KappaB-Ras binds to the unique insert within the ankyrin repeat domain of IkappaBbeta and regulates cytoplasmic retention of IkappaBbeta x NF-kappaB complexes.
The IkappaBalpha and IkappaBbeta proteins inhibit the transcriptional potential of active NF-kappaB dimers through stable complex formation. It has been shown that inactive IkappaBalpha x NF-kappaB complexes shuttle in and out of the nucleus, whereas IkappaBbeta x NF-kappaB complexes are retained exclusively in the cytoplasm of resting cells. The biochemical mechanism underlying this functional difference and its consequences are unknown. Although the two IkappaB proteins are significantly homologous, IkappaBbeta contains a unique 47-amino acid insertion of unknown function within its ankyrin repeat domain. In this study, we assess the role of the IkappaBbeta insert in regulating cytoplasmic retention of IkappaBbeta.NF-kappaB complexes. Deletion of the IkappaBbeta insert renders IkappaBbeta x NF-kappaB complexes capable of shuttling between the nucleus and cytoplasm, similar to IkappaBalpha x NF-kappaB complexes. A small Ras-like G-protein, kappaB-Ras, participates with the IkappaBbeta insert to effectively mask the NF-kappaB nuclear localization potential. Similarly, a complex between NF-kappaB and a mutant IkappaBbeta protein containing four serine to alanine mutations within its C-terminal proline, glutamic acid, serine, and threonine-rich sequence exhibits nucleocytoplasmic shuttling. This suggests a phosphorylation state-dependent role for the C-terminal proline, glutamic acid, serine, and threonine-rich sequence of IkappaBbeta in proper localization of IkappaBbeta x NF-kappaB complexes. These results are consistent with structural studies, which predicted that binary IkappaBbeta x NF-kappaB complexes should be capable of nuclear translocation, and with previous observations that hypophosphorylated IkappaBbeta.NF-kappaB complexes can reside in the nucleus.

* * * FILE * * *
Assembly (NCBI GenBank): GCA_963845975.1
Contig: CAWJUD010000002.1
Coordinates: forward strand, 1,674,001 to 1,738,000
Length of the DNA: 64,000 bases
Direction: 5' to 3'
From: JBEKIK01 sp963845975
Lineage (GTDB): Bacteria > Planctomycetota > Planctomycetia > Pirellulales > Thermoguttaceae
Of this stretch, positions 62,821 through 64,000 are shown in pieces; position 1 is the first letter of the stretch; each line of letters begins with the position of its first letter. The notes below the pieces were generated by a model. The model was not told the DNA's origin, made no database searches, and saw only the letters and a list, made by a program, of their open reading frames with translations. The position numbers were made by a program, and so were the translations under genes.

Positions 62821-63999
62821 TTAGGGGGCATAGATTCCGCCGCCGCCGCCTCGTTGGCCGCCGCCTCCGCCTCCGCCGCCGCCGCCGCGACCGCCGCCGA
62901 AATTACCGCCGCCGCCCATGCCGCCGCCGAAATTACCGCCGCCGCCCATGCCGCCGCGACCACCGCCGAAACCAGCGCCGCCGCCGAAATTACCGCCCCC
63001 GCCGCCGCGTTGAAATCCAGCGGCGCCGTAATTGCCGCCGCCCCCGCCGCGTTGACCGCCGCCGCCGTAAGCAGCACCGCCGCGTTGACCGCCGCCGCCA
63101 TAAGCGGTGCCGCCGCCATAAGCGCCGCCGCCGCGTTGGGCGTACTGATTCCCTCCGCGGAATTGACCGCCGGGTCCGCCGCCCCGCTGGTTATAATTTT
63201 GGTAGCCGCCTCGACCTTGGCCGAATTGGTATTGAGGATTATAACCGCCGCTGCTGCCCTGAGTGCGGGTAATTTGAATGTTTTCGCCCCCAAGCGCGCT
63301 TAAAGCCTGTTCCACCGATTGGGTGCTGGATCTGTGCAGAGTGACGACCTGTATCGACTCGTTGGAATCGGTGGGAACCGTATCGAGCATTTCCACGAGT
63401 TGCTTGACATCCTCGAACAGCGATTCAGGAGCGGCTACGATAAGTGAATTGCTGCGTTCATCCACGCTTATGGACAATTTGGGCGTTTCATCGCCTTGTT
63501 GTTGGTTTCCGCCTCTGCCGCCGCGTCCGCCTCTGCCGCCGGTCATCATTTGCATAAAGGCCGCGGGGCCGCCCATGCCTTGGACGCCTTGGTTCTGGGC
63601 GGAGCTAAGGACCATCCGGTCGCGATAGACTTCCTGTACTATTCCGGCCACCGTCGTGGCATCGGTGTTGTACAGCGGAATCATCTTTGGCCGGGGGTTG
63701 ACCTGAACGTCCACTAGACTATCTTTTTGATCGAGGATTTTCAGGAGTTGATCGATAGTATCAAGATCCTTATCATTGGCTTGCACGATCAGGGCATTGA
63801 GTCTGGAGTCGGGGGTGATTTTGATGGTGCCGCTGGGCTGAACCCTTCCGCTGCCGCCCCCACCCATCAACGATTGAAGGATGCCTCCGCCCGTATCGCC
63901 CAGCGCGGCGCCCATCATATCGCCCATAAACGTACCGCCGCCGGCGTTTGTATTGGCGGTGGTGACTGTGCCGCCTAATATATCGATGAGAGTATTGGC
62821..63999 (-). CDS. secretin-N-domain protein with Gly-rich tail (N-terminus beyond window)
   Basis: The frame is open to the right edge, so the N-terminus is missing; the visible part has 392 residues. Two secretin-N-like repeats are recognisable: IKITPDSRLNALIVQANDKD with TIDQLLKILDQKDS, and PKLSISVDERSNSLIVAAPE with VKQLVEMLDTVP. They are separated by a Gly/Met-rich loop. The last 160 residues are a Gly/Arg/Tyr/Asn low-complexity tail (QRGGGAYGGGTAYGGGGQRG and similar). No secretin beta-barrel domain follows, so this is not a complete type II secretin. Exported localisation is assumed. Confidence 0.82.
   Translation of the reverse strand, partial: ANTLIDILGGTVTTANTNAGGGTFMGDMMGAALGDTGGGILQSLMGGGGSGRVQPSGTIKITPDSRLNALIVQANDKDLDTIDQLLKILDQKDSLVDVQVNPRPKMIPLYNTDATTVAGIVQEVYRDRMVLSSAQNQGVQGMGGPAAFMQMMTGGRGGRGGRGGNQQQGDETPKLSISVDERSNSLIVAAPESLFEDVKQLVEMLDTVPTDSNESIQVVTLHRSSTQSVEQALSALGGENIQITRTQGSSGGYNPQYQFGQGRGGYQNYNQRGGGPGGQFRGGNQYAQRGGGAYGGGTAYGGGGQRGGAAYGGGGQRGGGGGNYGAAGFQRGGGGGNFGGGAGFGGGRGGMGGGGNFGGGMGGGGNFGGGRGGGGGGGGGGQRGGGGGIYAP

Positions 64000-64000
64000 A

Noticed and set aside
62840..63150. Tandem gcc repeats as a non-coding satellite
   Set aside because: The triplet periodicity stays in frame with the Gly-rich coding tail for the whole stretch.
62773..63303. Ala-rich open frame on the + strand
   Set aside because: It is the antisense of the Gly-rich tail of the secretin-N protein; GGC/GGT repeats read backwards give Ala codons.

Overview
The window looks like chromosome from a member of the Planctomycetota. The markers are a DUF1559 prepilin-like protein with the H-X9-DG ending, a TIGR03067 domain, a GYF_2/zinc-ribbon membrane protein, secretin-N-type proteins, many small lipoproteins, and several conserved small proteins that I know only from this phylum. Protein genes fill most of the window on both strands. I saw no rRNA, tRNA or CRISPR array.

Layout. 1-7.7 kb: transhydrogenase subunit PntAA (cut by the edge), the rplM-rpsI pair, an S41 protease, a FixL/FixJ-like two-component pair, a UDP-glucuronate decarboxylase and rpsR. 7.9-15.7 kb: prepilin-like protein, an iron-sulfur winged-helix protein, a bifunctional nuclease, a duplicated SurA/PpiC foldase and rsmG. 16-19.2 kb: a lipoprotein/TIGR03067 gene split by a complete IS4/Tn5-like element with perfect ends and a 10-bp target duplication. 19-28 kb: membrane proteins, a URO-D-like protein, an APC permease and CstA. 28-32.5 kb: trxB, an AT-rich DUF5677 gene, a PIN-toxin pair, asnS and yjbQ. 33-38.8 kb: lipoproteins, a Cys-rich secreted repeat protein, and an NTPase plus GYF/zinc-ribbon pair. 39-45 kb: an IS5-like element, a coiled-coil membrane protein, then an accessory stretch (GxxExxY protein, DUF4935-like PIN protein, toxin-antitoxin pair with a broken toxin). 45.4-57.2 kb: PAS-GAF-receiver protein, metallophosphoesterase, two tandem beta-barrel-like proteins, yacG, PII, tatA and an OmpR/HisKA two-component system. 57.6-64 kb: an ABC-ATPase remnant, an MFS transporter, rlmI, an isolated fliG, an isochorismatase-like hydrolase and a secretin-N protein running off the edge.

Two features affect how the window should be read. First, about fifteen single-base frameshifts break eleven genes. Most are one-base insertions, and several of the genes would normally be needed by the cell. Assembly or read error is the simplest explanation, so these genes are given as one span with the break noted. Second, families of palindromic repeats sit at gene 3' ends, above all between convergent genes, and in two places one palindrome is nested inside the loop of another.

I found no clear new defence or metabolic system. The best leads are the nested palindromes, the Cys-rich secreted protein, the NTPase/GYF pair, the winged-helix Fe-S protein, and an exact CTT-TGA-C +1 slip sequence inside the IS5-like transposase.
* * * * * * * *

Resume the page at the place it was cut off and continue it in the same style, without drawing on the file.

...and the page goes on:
Pubmed ID: 12672800 RIS Download
Animals | Ankyrins | Cytoplasm | Fatty Acids, Unsaturated | HeLa Cells | Humans | I-kappa B Proteins | NF-kappa B | Protein Subunits | Transfection